The general choice model structure applied in ABM is very flexible. The person and household attributes attached to each individual, as well as their previous decisions, can be considered in each subsequent choice step. This allows a more realistic representation of their mobility in terms of travel during the simulation day as household context variables (e.g. family car usage), long-term decisions (e.g. car ownership), and tour variables (e.g. drove to work) can be used to more precisely estimate travel decisions. Understanding of time and space is typically more precision as well which makes estimating tolled/priced travel and active mode travel more accurate.
ABM models generate daily activity plans covering each person’s relevant activities along with their location, timing, mode, and route (in some cases). This synthetic travel diary provides much higher spatial and temporal resolution of model outputs for analysis. As the results are generated as individual tours, trips, and activities, they are easier for non-experts to understand than the traditional fractional traffic flows generated by aggregate models. On the other hand, setting up and calibrating ABM models is more complex than aggregate models.
Other modeling methods
Aggregate tour-based / activity-based models
While maintaining the spatial aggregation and segmentation of the classical 4-step models, aggregate tour-based models consider tours of individuals spanning multiple activities at different locations. They incorporate some aspects of ABM models and some aspects of the traditional aggregate models.
Incremental / pivot-point models
Pivot-point models are similar to simple growth models that relate growth to a relevant variable (such as change in ticket price) in that they estimate changes in travel demand from changes in travel cost. But instead of simply applying a fixed elasticity related to one or a few selected variables, they typically reflect the complex choices travelers take in an incremental logit model. As this approach allows to consider various variables influencing travel choices, it has been widely adopted in transportation planning, e.g. for project appraisal. Some national guidelines (e.g. the UK TAG guideline, (Transport, 2022)) for project appraisal provide detailed instructions and model parameters for the workflow.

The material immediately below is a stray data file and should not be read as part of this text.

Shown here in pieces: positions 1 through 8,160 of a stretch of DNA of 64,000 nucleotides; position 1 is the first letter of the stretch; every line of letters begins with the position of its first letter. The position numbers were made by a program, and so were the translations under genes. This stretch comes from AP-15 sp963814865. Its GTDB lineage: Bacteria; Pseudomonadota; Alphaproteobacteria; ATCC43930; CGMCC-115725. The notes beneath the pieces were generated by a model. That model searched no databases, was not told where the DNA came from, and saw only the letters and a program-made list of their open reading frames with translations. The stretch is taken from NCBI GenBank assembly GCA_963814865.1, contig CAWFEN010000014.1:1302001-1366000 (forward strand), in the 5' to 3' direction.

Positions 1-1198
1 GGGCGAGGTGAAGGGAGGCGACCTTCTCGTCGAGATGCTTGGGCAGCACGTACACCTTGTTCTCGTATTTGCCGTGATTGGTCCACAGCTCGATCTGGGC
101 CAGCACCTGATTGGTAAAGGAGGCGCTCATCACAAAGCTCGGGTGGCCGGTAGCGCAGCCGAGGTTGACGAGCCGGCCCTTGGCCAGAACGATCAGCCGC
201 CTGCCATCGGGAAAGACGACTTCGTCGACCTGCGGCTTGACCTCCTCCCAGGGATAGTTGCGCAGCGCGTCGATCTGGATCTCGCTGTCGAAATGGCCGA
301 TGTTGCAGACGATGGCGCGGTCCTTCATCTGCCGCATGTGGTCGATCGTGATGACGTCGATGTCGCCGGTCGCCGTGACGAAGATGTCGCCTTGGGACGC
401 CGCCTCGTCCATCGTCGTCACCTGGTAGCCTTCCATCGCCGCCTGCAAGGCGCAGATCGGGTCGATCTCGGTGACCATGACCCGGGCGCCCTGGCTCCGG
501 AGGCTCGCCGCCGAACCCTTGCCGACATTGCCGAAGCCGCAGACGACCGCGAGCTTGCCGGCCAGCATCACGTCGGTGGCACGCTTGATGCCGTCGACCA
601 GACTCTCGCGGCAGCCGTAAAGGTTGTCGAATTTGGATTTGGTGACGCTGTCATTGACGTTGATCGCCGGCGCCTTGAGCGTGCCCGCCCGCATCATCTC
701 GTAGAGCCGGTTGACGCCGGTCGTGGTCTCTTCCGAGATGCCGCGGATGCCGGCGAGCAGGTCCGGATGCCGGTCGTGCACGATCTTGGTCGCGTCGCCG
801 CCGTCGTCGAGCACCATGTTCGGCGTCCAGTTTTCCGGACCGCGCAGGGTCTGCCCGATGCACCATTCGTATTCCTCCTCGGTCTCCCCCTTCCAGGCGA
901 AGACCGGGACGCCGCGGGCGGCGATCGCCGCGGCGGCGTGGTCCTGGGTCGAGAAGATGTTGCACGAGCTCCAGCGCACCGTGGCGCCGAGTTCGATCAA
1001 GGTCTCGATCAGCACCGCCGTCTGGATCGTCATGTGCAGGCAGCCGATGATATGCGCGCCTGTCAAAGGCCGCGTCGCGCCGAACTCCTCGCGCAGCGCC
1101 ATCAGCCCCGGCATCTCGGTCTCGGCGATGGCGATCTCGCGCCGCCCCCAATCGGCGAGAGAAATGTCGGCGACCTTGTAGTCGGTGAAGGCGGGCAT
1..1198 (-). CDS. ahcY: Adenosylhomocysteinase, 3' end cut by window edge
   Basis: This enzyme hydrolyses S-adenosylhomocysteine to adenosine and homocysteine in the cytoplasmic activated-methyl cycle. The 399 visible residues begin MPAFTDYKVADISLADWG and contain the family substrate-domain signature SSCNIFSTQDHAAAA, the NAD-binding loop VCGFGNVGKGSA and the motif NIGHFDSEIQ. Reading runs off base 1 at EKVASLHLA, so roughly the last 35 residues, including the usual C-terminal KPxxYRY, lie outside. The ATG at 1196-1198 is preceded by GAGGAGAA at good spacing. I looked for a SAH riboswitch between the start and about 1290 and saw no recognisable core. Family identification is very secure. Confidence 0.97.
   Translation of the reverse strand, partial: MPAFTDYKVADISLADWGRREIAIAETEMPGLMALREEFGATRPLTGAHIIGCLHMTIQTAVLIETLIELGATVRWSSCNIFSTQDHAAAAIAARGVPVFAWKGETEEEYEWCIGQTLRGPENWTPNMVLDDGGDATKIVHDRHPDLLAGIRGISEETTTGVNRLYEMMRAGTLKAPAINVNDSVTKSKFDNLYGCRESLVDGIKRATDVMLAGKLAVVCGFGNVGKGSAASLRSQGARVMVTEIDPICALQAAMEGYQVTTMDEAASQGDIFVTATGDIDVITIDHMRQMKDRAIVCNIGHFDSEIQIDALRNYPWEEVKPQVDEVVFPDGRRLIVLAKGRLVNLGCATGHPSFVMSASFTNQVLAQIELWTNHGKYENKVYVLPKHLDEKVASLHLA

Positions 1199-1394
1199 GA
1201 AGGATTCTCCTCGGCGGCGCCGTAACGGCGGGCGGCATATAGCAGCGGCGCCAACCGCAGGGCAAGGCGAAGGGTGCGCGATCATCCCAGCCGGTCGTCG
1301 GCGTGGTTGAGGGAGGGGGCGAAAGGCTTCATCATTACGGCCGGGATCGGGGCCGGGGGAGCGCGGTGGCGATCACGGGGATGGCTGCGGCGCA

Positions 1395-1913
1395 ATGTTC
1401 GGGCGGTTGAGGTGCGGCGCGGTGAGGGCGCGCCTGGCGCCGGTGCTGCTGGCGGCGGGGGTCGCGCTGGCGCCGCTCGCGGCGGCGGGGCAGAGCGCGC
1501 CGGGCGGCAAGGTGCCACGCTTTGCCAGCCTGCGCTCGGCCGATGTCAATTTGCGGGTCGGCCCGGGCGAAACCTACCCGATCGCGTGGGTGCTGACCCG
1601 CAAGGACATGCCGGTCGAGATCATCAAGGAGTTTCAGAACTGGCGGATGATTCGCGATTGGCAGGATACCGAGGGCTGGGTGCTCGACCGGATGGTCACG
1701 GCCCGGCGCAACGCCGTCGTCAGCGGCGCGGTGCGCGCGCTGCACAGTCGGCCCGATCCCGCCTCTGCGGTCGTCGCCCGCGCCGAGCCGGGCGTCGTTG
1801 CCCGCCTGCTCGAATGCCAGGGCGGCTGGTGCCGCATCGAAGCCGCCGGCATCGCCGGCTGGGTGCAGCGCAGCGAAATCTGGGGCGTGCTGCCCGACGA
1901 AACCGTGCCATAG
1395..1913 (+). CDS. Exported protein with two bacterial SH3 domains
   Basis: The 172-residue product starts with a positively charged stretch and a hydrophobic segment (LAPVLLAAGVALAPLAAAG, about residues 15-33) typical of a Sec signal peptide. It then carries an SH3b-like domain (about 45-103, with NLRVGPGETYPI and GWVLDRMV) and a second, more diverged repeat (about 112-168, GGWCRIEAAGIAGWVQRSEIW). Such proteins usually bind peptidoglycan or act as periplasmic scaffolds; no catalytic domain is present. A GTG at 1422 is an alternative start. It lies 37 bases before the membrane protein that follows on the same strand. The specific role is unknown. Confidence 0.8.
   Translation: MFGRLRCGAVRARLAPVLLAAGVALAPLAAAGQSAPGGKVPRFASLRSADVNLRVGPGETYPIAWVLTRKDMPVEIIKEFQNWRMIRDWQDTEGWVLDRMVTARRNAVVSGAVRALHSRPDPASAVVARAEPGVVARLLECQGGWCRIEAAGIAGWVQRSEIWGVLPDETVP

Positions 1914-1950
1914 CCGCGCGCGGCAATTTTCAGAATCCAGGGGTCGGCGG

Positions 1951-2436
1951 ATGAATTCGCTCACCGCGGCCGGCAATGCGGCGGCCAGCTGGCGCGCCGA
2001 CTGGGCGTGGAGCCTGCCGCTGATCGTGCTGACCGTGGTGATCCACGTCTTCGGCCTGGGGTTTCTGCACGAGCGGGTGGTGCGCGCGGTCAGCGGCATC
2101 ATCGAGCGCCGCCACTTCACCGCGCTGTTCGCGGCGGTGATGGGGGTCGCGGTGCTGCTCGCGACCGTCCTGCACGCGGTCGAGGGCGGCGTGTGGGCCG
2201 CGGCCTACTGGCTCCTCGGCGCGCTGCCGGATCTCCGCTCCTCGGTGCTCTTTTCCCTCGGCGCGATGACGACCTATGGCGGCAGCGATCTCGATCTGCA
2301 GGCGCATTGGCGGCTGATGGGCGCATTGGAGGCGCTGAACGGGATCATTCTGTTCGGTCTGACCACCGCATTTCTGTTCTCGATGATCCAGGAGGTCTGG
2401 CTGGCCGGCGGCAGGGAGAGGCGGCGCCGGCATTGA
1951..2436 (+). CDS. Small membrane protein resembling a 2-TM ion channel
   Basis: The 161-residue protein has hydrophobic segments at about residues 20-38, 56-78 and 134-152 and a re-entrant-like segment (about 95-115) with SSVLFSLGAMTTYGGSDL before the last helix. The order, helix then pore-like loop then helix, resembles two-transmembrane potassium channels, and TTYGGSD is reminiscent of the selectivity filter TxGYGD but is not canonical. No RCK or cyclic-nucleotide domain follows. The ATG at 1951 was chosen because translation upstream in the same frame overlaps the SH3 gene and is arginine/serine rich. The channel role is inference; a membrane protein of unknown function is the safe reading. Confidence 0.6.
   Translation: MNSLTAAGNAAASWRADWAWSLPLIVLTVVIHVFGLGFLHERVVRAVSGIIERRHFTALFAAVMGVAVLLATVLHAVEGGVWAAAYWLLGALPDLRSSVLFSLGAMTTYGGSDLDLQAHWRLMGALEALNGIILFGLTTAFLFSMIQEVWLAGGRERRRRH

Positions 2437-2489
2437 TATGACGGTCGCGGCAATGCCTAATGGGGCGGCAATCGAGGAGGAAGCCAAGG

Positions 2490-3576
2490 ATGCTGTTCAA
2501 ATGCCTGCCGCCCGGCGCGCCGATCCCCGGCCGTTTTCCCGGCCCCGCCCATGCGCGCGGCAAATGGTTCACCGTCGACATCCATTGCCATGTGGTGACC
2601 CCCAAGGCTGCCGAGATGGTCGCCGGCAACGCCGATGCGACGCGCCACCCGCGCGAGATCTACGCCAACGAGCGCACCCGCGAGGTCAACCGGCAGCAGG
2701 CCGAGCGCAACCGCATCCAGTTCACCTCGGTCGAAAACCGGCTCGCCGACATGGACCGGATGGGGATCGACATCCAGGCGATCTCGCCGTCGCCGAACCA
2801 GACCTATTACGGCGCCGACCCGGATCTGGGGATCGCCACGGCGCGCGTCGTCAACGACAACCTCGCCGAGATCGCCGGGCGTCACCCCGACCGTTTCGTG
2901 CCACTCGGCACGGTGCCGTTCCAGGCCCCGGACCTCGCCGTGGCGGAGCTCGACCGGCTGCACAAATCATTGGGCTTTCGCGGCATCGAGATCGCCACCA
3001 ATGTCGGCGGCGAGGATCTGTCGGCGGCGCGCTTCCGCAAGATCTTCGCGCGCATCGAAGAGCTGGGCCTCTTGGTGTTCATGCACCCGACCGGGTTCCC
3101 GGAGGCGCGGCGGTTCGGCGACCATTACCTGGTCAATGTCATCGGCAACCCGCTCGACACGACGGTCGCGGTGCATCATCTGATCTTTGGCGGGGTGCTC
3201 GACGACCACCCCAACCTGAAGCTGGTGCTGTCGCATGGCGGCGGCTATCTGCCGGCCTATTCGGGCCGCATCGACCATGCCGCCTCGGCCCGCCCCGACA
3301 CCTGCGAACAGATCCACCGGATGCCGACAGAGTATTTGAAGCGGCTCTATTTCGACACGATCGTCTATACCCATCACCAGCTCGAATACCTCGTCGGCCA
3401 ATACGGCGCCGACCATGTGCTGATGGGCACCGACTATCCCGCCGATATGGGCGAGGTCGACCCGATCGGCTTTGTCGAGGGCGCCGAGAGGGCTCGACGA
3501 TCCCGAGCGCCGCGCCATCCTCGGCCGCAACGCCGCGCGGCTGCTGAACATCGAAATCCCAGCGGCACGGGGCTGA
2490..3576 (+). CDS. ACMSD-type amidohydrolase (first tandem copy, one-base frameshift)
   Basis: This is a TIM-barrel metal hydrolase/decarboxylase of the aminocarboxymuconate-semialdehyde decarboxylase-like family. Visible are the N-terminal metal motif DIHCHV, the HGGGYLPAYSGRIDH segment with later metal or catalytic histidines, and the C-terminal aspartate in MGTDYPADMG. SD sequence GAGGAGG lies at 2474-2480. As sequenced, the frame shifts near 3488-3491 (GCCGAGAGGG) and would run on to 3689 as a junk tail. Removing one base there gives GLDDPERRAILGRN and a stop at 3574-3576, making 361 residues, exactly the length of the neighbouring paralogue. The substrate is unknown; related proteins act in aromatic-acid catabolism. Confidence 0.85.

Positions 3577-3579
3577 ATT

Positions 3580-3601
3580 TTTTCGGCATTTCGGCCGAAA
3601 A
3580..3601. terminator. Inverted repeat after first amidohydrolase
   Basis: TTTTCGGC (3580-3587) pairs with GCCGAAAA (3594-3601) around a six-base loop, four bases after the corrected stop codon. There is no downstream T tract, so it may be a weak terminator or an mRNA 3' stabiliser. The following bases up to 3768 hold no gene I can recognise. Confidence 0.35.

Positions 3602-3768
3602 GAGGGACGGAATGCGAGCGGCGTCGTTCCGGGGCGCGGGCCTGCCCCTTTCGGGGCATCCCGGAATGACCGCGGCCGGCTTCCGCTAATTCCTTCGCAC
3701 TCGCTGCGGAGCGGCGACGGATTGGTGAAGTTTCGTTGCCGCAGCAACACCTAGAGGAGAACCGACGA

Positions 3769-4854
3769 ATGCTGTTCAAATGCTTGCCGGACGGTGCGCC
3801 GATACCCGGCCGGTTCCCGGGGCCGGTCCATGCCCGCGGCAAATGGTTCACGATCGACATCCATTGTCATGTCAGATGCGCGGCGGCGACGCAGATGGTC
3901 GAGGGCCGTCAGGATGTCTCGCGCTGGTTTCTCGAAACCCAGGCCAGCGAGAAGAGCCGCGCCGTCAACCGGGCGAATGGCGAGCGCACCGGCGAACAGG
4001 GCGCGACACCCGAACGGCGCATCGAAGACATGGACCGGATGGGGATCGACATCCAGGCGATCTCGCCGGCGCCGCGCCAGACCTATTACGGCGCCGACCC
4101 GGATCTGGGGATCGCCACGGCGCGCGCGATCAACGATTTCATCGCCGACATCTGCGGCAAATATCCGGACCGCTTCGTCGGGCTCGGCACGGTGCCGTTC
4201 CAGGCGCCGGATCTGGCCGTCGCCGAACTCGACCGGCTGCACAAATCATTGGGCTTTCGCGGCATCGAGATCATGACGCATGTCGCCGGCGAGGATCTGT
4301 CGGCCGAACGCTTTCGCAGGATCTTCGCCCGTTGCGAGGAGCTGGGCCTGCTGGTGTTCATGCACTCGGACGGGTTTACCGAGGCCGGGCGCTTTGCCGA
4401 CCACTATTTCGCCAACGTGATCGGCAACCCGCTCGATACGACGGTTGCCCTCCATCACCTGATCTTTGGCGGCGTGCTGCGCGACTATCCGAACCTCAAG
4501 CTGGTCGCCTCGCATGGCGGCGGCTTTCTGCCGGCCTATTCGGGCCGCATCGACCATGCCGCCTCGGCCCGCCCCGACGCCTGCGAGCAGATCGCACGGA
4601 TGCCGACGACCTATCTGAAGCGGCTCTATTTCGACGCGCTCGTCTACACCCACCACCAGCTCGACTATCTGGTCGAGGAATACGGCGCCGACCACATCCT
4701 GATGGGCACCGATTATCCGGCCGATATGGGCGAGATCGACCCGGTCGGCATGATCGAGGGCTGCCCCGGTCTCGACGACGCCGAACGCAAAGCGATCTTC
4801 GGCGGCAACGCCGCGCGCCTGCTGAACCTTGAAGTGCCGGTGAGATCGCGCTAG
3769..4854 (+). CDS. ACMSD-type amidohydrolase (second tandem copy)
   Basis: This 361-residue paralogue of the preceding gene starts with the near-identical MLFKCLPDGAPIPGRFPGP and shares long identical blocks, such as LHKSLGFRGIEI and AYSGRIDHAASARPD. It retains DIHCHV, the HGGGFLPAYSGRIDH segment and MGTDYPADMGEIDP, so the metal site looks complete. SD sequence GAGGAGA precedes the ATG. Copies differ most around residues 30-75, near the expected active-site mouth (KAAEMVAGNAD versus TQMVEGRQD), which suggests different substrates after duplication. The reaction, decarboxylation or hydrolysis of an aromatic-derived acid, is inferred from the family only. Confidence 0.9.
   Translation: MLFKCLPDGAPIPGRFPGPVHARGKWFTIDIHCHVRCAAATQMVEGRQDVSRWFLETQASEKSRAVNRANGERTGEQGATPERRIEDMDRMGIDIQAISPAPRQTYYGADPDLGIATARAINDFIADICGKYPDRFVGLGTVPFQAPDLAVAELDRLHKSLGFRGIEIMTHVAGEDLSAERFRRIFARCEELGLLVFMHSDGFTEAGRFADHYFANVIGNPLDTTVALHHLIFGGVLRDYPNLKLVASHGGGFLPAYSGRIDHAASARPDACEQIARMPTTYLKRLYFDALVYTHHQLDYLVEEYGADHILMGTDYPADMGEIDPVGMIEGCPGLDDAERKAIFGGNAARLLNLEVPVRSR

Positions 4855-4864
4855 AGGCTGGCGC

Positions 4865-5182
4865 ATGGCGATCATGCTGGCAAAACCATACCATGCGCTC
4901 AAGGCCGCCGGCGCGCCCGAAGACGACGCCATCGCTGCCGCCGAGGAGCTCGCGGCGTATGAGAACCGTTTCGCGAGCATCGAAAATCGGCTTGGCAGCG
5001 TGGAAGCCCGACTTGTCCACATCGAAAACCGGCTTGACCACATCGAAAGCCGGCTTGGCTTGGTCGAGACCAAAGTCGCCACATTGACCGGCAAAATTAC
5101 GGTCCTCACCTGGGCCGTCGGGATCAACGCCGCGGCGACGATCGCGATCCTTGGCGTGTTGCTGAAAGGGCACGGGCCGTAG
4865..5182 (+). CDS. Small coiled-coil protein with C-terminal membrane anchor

For many travelers, mobility is not limited to using a single mode of transportation for a trip. Instead, they may take their private car to reach a park & ride facility, use public transit to get to the city center and then continue their journey by e-scooter to reach their destination. Other examples are car sharing or ride sharing systems, which are operated by cars, but to the user they appear much like a public transit mode. For multimodal modeling these special requirements and framework conditions need to be taken into account.
How is freight transport and commercial traffic considered?
Freight transport, as well as commercial and service activities, generate a large share of the overall traffic volume. Due to the large variety of operations involved, and the heterogeneity and complexity of logistics chains, modeling commercial and freight transportation is less standardized. The availability of input data and the calibration of models restrains a wide application of these models. Many smaller scale models (for urban areas) only roughly assess commercial and freight traffic. More complex, bespoke models are often built on the national scale for assessing freight transport based on internal and external supply chains.
How are aggregated transportation models structured?
Spatial model structure - What are transport analysis zones (TAZ)
The core principle of aggregate models is the spatial dissection of the study area into travel analysis zones (TAZ). These zones seamlessly cover the study area and are often associated with statistical units (communities, census tracts, …) where statistical data are collected. Most inputs and outputs are aggregated to these TAZ and can be prepared and analyzed with GIS tools. Since TAZs are the core units of the model computations, many outputs such as network level-of-service indicators (called skims) (travel time, cost, number of transfers in public transport, etc.) and travel demand flows (person trips, etc.) between the TAZ are generated in form of square matrices. The rows are the origin zones and the columns are the destination zones.
People have different travel patterns depending on their life situation and other aspects. An employee for example covers different road routes than a student or retiree. People in urban areas have different travel options than in rural areas. In 4-step-models, this is reflected by segmentizing the total population of the TAZ into different groups or ‘demand segments’. The number of segments and the characteristics considered for the segmentation (e.g. age, employment status, car availability) depend on model scope, budget, and data availability. For each segment, individual parameters for trip characteristics by purpose, mode preference, value-of-time etc. can then be applied in the modeling steps.
Consideration of time – temporal scope